Resource 4: Making a big book

Background information / subject knowledge for teacher

Reasons for making a big book

  • If the books are interesting, then pupils learn that reading is interesting.
  • If the books are boring and carry little relevant meaning, pupils see reading as a chore that has little to do with them and their interests.
  • If pupils get the chance to actually make a book, they can see themselves as authors, and this is a very powerful thing.
  • If pupils never find themselves and their lives in the books that they read, then they learn that books have little to do with them and they are less likely to want to have much to do with books.
  • In other parts of the world, many pupils are encouraged to make their own books at school (together or on their own). These pupils love reading and read well.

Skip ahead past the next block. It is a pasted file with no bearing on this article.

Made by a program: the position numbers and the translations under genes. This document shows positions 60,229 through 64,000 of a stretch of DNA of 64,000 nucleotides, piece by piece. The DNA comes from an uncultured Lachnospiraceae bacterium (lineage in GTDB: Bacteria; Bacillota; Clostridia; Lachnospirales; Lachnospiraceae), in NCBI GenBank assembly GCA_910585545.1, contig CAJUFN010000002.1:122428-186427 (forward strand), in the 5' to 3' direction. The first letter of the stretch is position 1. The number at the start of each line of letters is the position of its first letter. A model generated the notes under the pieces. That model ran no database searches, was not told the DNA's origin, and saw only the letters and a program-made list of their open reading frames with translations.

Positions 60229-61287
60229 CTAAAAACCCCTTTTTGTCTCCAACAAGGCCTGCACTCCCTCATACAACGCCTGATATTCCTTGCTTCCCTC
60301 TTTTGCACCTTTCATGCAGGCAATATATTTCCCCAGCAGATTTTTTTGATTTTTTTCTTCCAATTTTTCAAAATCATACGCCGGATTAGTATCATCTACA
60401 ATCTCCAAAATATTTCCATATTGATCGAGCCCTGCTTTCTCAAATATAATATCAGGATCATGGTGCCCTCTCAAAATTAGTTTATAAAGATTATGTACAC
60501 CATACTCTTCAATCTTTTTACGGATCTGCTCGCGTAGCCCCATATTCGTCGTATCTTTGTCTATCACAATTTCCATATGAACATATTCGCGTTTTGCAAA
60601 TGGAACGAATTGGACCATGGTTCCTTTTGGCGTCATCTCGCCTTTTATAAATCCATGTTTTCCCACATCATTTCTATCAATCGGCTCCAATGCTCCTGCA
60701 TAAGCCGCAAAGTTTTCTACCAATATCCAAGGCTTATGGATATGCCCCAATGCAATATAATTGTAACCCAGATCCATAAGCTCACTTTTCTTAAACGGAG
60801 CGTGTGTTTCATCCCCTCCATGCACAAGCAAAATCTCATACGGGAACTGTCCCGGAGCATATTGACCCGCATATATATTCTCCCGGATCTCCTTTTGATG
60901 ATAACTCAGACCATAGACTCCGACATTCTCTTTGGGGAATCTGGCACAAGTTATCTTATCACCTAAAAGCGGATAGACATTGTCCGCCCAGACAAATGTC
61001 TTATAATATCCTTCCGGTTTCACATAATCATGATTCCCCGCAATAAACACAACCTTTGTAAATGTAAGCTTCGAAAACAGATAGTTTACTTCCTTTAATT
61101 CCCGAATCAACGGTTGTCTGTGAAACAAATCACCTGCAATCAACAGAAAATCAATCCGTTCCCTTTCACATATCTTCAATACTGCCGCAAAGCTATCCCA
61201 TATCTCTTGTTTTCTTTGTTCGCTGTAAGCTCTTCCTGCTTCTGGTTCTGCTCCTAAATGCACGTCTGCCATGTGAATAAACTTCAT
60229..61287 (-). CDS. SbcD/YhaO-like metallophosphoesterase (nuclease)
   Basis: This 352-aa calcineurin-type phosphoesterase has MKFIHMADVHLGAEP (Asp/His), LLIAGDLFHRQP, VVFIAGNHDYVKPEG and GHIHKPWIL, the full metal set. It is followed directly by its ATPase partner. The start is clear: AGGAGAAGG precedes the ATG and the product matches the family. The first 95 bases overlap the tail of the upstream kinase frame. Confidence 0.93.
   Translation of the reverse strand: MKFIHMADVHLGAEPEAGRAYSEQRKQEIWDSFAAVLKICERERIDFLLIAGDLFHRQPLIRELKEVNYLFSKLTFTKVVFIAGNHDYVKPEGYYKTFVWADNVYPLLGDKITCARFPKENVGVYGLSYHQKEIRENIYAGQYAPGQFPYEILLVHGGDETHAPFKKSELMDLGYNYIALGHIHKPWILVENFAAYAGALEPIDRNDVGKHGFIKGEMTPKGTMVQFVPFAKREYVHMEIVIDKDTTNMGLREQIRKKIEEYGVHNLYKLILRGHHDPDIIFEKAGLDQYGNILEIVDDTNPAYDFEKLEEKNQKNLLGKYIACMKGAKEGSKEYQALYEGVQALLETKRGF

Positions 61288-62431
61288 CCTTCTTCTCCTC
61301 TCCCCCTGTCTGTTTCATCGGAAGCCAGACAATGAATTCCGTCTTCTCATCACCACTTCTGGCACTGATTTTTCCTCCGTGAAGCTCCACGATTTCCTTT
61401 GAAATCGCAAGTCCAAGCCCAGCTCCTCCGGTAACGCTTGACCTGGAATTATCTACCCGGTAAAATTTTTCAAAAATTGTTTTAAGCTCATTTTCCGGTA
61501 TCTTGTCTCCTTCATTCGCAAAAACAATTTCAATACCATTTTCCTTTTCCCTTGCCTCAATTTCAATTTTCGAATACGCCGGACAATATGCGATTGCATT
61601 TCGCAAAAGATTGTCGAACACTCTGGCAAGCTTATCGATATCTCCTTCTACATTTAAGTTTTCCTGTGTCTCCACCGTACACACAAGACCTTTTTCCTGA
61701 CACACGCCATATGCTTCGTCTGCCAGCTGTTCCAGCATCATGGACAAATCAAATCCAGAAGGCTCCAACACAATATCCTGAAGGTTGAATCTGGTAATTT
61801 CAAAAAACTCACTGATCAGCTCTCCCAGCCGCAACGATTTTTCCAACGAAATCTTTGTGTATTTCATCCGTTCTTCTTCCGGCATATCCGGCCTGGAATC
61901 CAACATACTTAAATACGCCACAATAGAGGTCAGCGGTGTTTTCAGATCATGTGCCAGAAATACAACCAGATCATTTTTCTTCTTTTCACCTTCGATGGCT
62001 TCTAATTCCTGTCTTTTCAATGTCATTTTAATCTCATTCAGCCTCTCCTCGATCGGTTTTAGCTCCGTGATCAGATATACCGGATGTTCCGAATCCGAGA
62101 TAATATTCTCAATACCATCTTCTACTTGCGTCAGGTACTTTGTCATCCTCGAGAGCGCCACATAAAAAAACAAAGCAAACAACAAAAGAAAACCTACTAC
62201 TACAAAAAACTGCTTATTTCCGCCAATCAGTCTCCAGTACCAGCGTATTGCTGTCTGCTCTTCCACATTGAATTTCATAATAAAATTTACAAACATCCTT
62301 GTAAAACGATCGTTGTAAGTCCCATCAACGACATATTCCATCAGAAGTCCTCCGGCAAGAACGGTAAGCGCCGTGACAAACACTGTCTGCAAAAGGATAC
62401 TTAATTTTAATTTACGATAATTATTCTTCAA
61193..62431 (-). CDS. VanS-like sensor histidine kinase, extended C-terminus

• There is also a trend to use very large books for the early stages of reading so that learning what reading is about can be a shared activity. With a large book, a teacher can help the whole class to become readers.

Thank you for a drink of water

This book tells the story in reverse of how a child gets a drink of water. It traces the story back to the original provider – the sun. You could adapt this story to your own setting such as a village camp or town and make your own book with your pupils. Make sure all your pupils are involved. Plan out each page and then organise different groups to complete each page. Your pupils could show their book to other pupils in the school.

Adapted from: Primary Science Programme Workshop Report – Kenyon & Kenyon (1996)

Resource 3: Instructions for making a waterwheel

Resource 5: Surface tension – information for teachers